By Jsavit-Oracle on Oct 02, 2011
I was eagerly waiting for the announcement made last week on the new SPARC T4 processor and servers. The T4 provides landmark performance (see Bestperf blog), with world records beating systems based on IBM Power7, IBM mainframe, and Intel Westmere. The T4 adds world-class single CPU thread performance to the throughput computing performance T-series systems are known for. It has 2.85 or 3.0Ghz clock rate, branch prediction, longer pipelines, Out-Of-Order execution, for up to 5x better per-CPU performance than its predecessor. Forget bogus old cliches like "SPARC is slow" or "T-series is slow"!
Product evolutionThe first generation T1 chip provided up to 8 cores, each with 4 CPU threads (hence the name CMT for Chip MultiThreading). Each core ran at the same time as the others (a chip could retire 8 instructions per clock cycle), providing round robin service to its CPU threads. On a cache miss or after a quantum of clock cycles, the core would switch to the next CPU thread. This technique is extremely effective because most workloads spend a lot of time - often estimated at 2/3 to 3/4 of the time - suffering from cache misses. During a cache miss an instruction "stalls" until RAM responds with a cache line of data. T-series uses otherwise-wasted stall time in one thread to run a different CPU thread's instructions. You can contrive instruction kernels whose working sets always fit in cache, but that's not Real World.
The T1 effectively provided a 32-way multiprocessor. No individual processor was particularily fast because transistors were spent on creating more (simple) threads rather than fast clocks and deep pipelines. In aggregate, the many CPUs provided excellent throughput. Subsequent designs had 8 cores with 8 CPU threads per core (T2 and T2+) for 64 threads/chip or 16 cores with 8 threads per core (T3) for 128 threads/chip. These dramatically increased compute density but had only modest improvements for single-thread applications - except for floating point and crypto, which were dramatically sped up.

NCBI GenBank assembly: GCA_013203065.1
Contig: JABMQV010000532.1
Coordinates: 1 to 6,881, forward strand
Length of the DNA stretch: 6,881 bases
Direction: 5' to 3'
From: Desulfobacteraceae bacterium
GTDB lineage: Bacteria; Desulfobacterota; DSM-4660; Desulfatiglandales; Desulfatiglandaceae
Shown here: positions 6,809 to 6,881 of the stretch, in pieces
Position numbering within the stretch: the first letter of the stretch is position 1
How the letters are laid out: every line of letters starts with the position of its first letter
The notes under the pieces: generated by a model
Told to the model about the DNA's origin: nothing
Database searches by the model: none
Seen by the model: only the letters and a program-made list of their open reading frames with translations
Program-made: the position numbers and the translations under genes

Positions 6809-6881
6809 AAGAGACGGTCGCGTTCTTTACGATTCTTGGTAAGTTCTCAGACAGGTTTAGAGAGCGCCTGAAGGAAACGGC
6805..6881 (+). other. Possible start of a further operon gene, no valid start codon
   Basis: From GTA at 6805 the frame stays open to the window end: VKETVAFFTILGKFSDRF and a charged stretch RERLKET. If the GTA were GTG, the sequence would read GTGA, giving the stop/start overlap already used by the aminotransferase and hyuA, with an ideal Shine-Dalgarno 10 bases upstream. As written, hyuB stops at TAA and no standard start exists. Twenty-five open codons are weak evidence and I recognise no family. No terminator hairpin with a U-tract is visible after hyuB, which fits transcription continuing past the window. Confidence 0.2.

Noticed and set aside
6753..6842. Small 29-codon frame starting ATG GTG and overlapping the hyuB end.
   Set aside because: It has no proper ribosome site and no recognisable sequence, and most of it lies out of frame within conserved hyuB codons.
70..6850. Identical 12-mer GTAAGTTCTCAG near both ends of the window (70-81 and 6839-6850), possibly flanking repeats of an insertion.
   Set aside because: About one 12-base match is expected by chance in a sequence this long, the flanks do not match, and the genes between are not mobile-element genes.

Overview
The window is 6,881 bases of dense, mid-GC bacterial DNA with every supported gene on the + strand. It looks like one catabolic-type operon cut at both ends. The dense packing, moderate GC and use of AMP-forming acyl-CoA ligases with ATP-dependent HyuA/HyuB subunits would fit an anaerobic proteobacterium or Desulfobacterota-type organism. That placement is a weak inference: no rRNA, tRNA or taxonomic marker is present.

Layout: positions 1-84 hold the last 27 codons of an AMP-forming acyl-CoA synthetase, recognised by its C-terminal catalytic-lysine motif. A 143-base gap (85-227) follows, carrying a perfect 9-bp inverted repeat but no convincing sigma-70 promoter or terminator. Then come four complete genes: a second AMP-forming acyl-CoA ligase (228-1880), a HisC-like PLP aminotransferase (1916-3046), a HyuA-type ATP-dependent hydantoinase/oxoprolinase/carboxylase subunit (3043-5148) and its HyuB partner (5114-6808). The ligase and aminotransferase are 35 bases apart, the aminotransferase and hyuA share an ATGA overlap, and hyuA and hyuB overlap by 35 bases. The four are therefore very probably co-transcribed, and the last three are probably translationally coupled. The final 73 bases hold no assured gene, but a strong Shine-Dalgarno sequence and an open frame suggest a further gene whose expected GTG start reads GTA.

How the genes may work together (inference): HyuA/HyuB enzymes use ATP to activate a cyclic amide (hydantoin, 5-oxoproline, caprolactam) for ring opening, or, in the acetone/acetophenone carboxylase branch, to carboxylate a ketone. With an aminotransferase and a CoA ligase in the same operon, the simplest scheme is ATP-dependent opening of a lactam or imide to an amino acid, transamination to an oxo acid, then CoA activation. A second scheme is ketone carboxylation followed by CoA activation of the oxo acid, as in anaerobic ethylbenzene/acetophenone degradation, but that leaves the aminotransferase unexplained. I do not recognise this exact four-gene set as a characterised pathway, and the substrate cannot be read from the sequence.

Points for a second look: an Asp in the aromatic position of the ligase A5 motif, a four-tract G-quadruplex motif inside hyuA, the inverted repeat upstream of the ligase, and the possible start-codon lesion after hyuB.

Now, the T4 has 8 cores with 8 threads, but with much faster per-thread performance.
T-series products always provided great throughput performance and price/performance, but you had to select applications that matched the machines' characteristics. Ideally that meant multi-threaded applications with good parallelism. Fortunately, a lot of workloads fit that thread-rich profile: web servers, messaging servers, Java application servers, and some database and middleware applications. Another approach is consolidation of multiple (even non-threaded) workloads, using T-series' builtin virtualization. Applications requiring single-CPU performance were better suited for M-series, which is designed for vertically scaled purposes but doesn't have hardware crypto and a built-in hypervisor. A trade-off.
The T4 removes the constraint on single-CPU performance, and T-series can be used for parallel applications that use many CPUs, consolidation workloads, and apps requiring hot single CPU performance.
Measurement pitfall #1
A common situation is that somebody would say "My application isn't going fast enough, but
vmstat says that the CPU is almost completely idle. What's happening?" Closer inspection would reveal that CPU utilization was indeed very low - 1% to 3% -
but mpstat would show that one or two of the CPU threads were working as hard as it could. Consider a 128-thread T3-1 with only 1 active thread: